Our favourite Downtown Abbey star and Hogwarts professor Maggie Smith has recently said during a conversation at Tricycle Theatre that she feels she wouldn’t be able to make it as a young actress in today’s industry, considering how they have to “strip off every second”. But how much have these attitudes to female nude scenes on TV really changed, and to what extent can this increase of female nudity in the media be seen as empowerment of women, spreading messages of body positivity.
The truth behind Smith’s sentiment can be seen in the annual report on the Status of Women and Girls in California, which revealed that in the top 100 films of 2014, 26% of the female characters appeared nude or partially nude, compared to just 9% of male characters. While this rate of nudity is obviously quite high, I would argue that the pressure on younger actresses to do such scenes has existed for a long time, probably during the start of Maggie’s own acting career.
During a time when political correctness was unpopular and every day sexism was considered something that ‘just happened’, it is arguable that Maggie Smith and her colleagues would have experienced more pressure to ‘strip off’ than in today’s industry. Dame Helen Mirren has spoken out about late film director Michael Winner, and his sexist behaviour towards her at a casting session in 1964, when she was required to turn around and ‘show off her physique’. The actress said she found it incredible insulting and felt that actresses shouldn’t be treated like a ‘piece of meat’. Moreover, in 1983 an actress from the film The Wicked Lady had been told by her director that if she didn’t do a nude scene she would ‘never work in films again’.
While some actresses have received threats for not taking part in such scenes, it is also common for those who do decide to appear nude to receive criticism. Amazing. For example, ‘Game of Thrones’ star Emilia Clarke has recently opened up on her frustration at having to continuously justify her decision to take part in this side of acting, and as a result has expressed her wish to not want to take part in further nude scenes, as to avoid the inconvenience. Can’t blame her.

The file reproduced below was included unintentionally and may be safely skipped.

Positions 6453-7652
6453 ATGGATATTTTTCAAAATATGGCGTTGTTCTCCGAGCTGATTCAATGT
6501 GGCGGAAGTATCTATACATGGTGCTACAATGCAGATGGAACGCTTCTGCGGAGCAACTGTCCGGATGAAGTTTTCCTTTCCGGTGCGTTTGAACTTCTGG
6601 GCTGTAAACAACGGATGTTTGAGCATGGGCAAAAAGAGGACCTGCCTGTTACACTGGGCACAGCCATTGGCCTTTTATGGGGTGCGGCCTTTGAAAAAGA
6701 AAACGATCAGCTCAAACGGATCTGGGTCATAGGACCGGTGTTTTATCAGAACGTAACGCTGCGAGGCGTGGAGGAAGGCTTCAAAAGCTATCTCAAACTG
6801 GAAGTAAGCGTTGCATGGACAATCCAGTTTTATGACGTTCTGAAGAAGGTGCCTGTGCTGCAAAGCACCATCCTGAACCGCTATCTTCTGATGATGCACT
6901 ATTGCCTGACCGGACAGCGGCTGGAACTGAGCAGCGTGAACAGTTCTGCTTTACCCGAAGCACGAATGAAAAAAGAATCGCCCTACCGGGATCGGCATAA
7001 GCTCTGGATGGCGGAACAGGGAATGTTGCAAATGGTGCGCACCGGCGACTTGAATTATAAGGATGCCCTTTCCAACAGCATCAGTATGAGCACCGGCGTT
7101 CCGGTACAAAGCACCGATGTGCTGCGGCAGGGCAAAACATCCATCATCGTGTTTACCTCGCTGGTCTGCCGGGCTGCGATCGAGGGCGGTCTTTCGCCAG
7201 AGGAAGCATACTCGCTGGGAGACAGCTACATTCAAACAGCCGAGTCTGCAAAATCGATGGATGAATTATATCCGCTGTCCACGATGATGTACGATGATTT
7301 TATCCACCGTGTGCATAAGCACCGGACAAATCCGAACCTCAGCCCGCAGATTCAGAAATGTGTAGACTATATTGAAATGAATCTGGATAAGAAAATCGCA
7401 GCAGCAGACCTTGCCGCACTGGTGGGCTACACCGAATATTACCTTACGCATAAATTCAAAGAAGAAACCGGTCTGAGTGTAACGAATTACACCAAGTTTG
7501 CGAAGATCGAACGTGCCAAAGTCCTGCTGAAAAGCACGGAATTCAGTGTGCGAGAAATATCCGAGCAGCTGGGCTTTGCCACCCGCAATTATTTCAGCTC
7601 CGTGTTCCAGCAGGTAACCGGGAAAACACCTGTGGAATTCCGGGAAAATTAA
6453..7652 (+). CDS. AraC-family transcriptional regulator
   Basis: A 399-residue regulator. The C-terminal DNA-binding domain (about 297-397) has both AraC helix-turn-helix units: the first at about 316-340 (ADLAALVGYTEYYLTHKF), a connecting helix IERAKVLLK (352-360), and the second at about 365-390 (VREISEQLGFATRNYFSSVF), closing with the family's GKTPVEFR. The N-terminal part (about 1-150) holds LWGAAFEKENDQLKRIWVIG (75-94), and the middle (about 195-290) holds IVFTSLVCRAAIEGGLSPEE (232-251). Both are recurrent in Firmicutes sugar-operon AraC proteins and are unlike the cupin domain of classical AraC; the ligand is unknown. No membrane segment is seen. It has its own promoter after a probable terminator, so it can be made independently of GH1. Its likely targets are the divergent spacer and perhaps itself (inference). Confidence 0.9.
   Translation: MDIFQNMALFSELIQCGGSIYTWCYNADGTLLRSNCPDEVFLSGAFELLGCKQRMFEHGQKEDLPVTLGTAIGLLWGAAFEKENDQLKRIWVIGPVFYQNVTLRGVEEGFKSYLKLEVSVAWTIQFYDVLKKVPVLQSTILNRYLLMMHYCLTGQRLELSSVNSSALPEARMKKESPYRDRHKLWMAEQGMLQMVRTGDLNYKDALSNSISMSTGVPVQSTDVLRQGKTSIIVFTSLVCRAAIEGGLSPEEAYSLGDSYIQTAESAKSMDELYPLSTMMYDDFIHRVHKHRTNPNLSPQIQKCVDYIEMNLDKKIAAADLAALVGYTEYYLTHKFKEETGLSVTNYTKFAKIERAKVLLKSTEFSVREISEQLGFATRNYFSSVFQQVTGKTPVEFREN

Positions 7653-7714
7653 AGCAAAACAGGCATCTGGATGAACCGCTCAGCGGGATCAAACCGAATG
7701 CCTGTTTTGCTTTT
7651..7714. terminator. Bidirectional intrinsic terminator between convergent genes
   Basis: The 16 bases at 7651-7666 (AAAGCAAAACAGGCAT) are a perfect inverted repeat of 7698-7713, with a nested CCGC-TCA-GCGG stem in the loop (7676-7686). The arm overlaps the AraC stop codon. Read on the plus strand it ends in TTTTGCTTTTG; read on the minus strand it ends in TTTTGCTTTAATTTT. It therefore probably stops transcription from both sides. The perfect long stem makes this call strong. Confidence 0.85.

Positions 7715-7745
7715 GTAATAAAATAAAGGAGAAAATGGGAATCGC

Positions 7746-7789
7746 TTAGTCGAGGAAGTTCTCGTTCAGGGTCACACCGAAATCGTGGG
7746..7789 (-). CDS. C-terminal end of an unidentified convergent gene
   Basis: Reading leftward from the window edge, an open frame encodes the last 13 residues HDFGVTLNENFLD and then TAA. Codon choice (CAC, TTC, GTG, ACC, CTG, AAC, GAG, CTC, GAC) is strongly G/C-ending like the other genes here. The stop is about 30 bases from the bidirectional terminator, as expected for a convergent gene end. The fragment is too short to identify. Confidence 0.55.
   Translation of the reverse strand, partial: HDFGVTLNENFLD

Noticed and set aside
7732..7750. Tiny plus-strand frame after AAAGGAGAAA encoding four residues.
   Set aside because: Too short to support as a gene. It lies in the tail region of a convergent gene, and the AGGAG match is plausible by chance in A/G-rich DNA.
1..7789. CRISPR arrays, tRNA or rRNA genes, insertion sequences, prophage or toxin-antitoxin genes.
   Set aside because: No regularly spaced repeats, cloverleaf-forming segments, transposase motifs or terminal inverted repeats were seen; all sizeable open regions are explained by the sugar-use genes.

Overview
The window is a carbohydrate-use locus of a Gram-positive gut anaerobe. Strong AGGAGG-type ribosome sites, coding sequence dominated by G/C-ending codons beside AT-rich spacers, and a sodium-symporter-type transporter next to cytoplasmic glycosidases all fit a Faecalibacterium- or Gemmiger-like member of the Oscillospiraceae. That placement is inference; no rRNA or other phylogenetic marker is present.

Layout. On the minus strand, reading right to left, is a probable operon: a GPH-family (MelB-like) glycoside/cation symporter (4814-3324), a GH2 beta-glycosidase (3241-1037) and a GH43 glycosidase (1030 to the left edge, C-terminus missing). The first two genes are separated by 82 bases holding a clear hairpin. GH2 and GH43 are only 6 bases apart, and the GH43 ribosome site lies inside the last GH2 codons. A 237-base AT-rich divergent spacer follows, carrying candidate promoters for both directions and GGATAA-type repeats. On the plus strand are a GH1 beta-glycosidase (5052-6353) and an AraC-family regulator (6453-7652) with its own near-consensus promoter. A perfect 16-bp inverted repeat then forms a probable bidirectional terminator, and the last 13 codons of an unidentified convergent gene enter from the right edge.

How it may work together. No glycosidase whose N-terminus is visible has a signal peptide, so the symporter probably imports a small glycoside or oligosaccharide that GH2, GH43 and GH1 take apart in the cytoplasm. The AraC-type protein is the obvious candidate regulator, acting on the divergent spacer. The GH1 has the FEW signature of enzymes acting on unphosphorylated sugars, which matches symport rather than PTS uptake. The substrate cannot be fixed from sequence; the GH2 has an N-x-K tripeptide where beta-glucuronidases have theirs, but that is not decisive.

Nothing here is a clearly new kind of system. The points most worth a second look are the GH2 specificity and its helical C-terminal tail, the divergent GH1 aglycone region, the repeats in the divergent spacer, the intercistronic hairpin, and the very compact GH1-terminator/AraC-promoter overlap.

However, the increase in nude scenes has given way to seeing more diverse body types in popular areas of social media. For example, actress Gabourey Sidibe recently took part in a sex scene for US series “Empire”. Although she received criticism for this, her appearance in the scene promoted body confidence amongst black and plus size women, inspiring a twitter hashtag: #MyFatSexStory. This illustrates how nude scenes in films can provide an opportunity to challenge expectations of what women’s bodies should look like, instead of just size 6 and white. Female nudity on our screens can also send more positive messages and its increased quantity can contribute to ending the stigmatization of women’s sexuality.
So although, as Maggie said, young actresses are often seen ‘stripping off’ for the camera, this is something that has been around for a while. And while it has the potential to contribute to the sexualisation of women, it could also end the taboo around female nudity and sexual expression.